Devising ‘policy packages’ for seismic retrofitting of residences

Ehud Segal, Maya Negev, Eran Feitelson, Danielle Zaychik

Research output: Contribution to journalArticlepeer-review


Collapse of residential buildings is the major cause of death during earthquakes. Seismic retrofitting of residential buildings is a cost-effective way to reduce injury and death. However, seismic retrofitting is a complex policy problem, entailing multiple barriers and requiring multi-stakeholder, multi-level, multi-sectoral, and multi-disciplinary collaborations. Policy packages are an approach to address complex, multi-dimensional policy challenges by developing synergic combinations of policy instruments, geared to achieving policy goals, while minimizing unintended effects and enhancing legitimacy and political feasibility. Israel has a long history of seismic activity, and a seismic building code was introduced in 1980. Yet, 20% of the country’s housing units predate the building code and require seismic retrofitting. A current market-based plan is attractive only in high property value areas, while the most vulnerable regions are largely in the periphery. This paper presents a three-step methodology to formulate policy packages for seismic retrofitting in Israel. Through expert workshops, 69 relevant policy instruments were identified and analyzed. Then, three effective policy packages were formulated based on the interrelations of the various instruments. Finally, the packages were modified to enhance social and political acceptability. The three packages are a ‘national package’ assigning responsibility to a national-level authority, a ‘municipal package’ assigning responsibility to local government, and a ‘civilian package’ which aims to create conditions for homeowners to retrofit with less government intervention. Each package is comprised of 16 policy instruments, seven of which are common to all three packages.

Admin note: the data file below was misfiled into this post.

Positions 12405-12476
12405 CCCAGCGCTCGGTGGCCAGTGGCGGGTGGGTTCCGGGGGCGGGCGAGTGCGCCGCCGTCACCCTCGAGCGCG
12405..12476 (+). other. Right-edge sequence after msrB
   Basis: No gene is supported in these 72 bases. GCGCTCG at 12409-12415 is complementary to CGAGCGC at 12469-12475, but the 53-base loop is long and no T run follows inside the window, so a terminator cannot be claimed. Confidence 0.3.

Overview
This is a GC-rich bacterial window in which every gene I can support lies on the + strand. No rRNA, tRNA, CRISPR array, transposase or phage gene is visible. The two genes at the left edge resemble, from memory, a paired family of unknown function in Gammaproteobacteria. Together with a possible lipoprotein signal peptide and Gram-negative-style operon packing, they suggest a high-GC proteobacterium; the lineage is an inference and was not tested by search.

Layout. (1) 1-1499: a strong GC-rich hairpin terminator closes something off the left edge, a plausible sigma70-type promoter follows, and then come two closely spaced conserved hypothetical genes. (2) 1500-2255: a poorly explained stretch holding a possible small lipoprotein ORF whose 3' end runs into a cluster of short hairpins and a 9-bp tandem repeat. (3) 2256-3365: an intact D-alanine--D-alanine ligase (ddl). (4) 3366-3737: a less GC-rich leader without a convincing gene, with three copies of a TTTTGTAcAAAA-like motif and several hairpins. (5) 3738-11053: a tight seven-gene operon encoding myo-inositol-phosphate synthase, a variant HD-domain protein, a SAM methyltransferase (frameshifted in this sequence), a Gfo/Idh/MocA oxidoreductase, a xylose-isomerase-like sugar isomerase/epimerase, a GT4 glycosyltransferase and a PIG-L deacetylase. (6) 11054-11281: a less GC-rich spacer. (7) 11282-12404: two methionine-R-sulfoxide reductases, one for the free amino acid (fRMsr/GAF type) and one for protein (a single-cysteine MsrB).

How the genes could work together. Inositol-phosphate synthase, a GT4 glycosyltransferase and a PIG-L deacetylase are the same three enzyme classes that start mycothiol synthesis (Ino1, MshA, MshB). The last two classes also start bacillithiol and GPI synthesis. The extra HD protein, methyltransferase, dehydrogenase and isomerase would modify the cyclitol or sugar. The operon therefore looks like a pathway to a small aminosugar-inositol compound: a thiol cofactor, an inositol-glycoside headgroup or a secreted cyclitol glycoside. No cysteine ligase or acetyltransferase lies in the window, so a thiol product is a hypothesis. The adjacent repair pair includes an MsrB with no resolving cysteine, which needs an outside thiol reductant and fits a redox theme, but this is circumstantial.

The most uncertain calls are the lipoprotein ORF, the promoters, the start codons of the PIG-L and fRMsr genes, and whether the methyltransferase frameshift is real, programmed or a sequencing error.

Original languageEnglish
Pages (from-to)497-519
Number of pages23
JournalNatural Hazards
Issue number1
StatePublished - 1 Oct 2017

Bibliographical note

Funding Information:
This research was funded by the Israeli Ministry of Science and Technology, Grant # 3-4169. The authors would like to thank the participants in the expert workshops and especially Yael Kilgman, Amnon Reichman, Igal Shohat and Amir Yahav for their advice and input with regard to the policy packages formation process.

Publisher Copyright:
© 2017, Springer Science+Business Media B.V.


  • Complex policy problems
  • Earthquakes
  • Mitigation
  • Policy analysis
  • Policy packages
  • Seismic retrofitting

ASJC Scopus subject areas

  • Water Science and Technology
  • Atmospheric Science
  • Earth and Planetary Sciences (miscellaneous)


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